the pack would come out and lay in the field and watch them while they
were doing their spring plowing,” said Supervisor Ken Roesler, who
introduced the resolution to the county’s Forestry, Land and Parks
Committee after fielding complaints.

In another incident, a wolf followed a child down a road after he got off
his school bus and walked toward home. The wolf did not attack the child.

There are no documented cases of a wolf attacking a person since they were
returned to Wisconsin in 1975. But the burgeoning population, which has
grown almost tenfold since 1993, from 40 wolves to 335 wolves, continues
to raise eyebrows.

Lou Zak, a horse breeding farmer from the town of Harrison, keeps his eye
on a lone wolf that inhabits a wooded, 10-acre section of his 55-acre
farm.

The wolf hasn’t bothered his 15 horses, including two colts, but that
doesn’t make the wolf’s presence welcome.

Zak noticed canine prints in the snow near a number of deer carcasses he
found on his property last winter. He attributes the deer kills to the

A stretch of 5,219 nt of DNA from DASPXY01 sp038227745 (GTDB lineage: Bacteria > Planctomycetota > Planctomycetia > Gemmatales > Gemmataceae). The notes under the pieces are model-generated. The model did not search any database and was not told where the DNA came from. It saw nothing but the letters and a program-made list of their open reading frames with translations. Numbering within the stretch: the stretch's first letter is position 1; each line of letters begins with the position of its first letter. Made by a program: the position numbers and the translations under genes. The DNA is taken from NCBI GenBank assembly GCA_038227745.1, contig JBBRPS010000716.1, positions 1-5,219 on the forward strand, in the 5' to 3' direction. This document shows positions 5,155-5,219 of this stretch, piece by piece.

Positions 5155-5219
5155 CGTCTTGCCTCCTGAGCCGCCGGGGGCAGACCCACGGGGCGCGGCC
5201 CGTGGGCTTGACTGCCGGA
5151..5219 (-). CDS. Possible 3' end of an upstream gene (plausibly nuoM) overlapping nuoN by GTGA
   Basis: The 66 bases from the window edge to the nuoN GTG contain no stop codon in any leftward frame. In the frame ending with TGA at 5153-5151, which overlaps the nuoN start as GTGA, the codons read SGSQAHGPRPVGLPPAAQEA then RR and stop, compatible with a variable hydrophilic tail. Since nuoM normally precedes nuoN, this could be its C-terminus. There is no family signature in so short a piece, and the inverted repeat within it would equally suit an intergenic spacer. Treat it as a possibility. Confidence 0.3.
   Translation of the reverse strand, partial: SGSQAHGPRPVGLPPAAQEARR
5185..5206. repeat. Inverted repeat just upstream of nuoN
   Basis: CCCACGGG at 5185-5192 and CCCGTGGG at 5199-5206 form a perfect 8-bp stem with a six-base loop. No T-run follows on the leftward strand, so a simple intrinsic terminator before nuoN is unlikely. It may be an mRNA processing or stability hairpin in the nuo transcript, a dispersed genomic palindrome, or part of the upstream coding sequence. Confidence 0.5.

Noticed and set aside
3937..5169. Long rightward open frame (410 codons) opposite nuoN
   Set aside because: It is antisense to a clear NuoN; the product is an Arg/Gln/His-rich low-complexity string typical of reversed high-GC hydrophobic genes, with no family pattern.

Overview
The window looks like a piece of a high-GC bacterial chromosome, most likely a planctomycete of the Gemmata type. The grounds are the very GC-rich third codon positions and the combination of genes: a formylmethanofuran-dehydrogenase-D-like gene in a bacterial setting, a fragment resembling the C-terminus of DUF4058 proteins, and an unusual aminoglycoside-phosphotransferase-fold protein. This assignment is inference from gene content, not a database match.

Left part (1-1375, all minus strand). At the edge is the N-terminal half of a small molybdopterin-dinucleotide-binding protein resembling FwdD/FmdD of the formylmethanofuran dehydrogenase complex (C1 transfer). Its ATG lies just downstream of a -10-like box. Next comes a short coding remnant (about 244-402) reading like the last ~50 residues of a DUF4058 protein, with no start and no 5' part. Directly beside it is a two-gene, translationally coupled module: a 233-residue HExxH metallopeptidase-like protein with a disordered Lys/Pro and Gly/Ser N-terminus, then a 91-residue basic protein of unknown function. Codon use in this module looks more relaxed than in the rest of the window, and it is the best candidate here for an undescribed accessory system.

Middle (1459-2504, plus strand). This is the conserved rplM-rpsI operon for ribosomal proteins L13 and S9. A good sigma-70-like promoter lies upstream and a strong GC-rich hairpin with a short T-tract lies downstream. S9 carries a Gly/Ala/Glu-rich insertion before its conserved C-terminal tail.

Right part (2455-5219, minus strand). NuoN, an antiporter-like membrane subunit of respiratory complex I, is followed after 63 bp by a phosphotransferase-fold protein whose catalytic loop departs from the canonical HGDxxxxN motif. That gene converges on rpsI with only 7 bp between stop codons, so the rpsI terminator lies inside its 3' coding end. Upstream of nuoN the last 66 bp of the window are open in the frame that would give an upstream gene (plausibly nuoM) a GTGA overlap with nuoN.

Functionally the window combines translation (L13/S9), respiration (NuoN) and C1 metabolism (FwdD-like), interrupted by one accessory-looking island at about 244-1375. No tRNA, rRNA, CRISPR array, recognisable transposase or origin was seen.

wolf.

“The colts are smaller than some of the deer he’s taken down,” Zak said.
“He hasn’t messed with any of our stuff, but just the fact that he’s there
means he could.” The 55-year-old horse farmer went to the DNR office in
Merrill to register his concerns, but got no response from the agency.

In the past, problem wolves were relocated to surrounding counties. It was
hard for the DNR to get a permit to kill a wolf, because it was on the
federal endangered species list, said the DNR’s Wydeven. Only once can he
remember getting a permit to kill a problem wolf.

That changed this spring, as the wolf was removed from the federal
endangered species list. It’s now listed as threatened, although that will
be upgraded soon, too. With 335 wolves, Wisconsin’s population exceeds the
threatened listing requirement of 250 wolves. But it might take federal
authorities years to change the status, Wydeven said.